What Images of Terror Can Do to the Brain
Recent terror attacks have led to widespread sharing of graphic videos and photos revealing the devastation and heartbreak of each incident, and the cumulative effect of these images can have an impact even on people far from the scene, causing feelings of unease, fear and anxiety.
Images and video from Thursday’s attack in Nice, France, have spread across the globe on television and social media, increasing the chance that viewers may feel heightened fear — especially after attacks in Iraq, Turkey and the U.S., according to experts.
While those directly involved in the terror attack are obviously most at risk for developing related post-traumatic stress symptoms, experts have found even those not involved can be traumatized by watching frightening imagery.
In the days after the 9/11 attacks, researchers found that 44 percent of Americans reported at least one symptom of post-traumatic stress disorder after viewing constant coverage, according to the National Center for PTSD. Additionally, one study found the amount of time watching TV coverage of the attacks affected their risk of PTSD symptoms.
“Research has shown that deliberate violence creates longer-lasting mental health effects than natural disasters or accidents,” according to researchers from the National Center for PTSD, part of the U.S. Department of Veterans Affairs. “The consequences for both individuals and the community are prolonged, and survivors often feel that injustice has been done to them. This can lead to anger, frustration, helplessness, fear, and a desire for revenge.”
Robin Gurwich, a psychologist at Duke University, said that multiple terror attacks can affect a person’s psyche even if they are not directly related to the attacks.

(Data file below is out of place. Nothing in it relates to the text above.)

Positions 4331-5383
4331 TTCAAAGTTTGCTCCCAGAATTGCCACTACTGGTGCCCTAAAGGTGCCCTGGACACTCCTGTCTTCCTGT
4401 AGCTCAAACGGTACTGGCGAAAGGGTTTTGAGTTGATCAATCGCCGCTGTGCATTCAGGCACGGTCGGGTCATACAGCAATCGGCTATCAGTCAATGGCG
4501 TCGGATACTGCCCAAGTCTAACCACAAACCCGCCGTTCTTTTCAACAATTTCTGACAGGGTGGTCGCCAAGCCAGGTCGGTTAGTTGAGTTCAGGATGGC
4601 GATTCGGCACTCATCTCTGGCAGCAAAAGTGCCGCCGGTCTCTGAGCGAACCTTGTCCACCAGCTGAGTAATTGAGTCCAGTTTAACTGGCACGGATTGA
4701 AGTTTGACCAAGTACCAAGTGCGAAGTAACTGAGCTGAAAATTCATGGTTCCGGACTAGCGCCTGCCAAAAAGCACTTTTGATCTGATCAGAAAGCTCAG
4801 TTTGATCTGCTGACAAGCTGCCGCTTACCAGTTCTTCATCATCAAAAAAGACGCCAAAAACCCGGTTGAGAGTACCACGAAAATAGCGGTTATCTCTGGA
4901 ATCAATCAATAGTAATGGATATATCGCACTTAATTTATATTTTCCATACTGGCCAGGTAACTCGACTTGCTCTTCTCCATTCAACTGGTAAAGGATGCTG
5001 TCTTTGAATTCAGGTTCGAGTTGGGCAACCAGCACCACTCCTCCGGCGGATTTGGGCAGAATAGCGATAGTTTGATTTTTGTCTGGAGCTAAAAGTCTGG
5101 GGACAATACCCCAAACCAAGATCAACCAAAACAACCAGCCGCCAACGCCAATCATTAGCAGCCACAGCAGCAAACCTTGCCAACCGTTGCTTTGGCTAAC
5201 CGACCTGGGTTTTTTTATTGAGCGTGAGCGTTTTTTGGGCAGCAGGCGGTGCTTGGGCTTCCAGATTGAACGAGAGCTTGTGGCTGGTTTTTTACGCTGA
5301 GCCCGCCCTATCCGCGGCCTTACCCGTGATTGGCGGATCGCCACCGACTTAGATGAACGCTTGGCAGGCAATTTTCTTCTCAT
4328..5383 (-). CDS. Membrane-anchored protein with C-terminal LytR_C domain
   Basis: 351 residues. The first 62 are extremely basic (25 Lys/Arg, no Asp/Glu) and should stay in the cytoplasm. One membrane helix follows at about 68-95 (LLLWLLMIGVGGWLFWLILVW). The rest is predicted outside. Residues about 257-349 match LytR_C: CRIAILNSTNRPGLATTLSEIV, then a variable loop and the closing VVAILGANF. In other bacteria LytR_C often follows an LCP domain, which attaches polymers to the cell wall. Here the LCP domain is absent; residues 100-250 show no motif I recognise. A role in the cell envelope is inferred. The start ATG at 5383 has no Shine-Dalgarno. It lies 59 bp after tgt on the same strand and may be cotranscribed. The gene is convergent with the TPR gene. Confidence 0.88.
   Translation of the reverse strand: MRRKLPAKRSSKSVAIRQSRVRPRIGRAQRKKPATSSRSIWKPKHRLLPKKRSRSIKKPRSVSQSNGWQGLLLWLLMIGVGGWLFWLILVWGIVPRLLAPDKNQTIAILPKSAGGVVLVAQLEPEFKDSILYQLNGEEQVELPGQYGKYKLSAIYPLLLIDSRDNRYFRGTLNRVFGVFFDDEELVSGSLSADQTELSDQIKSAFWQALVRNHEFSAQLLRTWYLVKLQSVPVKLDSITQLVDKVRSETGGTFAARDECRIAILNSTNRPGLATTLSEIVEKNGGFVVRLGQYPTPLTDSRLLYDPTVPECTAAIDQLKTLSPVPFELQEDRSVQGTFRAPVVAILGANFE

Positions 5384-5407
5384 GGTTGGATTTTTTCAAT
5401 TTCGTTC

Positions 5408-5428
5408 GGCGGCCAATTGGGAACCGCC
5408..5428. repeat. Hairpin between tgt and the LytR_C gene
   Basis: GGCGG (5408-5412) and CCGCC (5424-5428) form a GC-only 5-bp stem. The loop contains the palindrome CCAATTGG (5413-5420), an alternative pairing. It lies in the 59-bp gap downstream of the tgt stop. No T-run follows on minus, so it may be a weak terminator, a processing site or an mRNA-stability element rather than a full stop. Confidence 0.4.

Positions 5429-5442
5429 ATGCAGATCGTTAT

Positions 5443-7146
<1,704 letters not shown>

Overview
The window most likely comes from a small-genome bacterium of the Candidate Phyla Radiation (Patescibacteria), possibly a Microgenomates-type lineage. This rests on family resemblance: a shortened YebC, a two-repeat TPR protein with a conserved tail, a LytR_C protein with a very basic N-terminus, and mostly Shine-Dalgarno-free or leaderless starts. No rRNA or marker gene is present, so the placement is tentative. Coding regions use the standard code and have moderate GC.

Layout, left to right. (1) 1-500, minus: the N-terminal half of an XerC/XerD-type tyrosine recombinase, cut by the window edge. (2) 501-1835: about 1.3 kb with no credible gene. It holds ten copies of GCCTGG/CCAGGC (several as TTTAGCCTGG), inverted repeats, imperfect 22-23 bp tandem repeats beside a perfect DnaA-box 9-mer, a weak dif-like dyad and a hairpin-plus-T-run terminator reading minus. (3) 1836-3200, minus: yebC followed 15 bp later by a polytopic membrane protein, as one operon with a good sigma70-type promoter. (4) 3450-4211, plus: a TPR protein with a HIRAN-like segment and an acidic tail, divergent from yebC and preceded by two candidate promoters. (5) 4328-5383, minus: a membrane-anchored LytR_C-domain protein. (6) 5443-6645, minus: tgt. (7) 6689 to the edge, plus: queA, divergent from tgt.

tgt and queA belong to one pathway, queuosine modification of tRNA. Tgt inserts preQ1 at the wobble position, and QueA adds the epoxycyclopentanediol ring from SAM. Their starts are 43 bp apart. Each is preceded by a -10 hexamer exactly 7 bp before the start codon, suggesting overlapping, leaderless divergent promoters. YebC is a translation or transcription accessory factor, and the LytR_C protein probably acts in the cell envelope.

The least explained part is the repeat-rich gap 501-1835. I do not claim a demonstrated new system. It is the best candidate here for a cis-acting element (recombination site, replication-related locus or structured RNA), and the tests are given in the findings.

“It does take a toll on us,” she said, remarking people may feel They “can’t do one more” terror attack.
If the fear of terror events becomes overwhelming, it can start to cause symptoms of anxiety and depression ranging from changes in sleep and appetite to irritability.
“Are we having a harder time focusing on work and getting things done, are we more short and irritable with others, including our children?” Gurwich said of the symptoms. “If we’re noticing those things, it’s time to take a step back for ourselves.”
Gurwich said getting involved in either a faith-based community service, talking to a friend or seeking professional help can all be ways to cope with frightening news. Additionally, she stressed that people should take breaks.
“You can bear witness and do something. And taking a break from it, it doesn’t mean you’re uncaring,” she said. “While we have different levels of what we can watch, everybody needs a break from it. Watching it nonstop is not helpful for anyone.”
If you are feeling overwhelmed, resources are available through the American Psychological Association and Substance Abuse and Mental Health Services Administration below.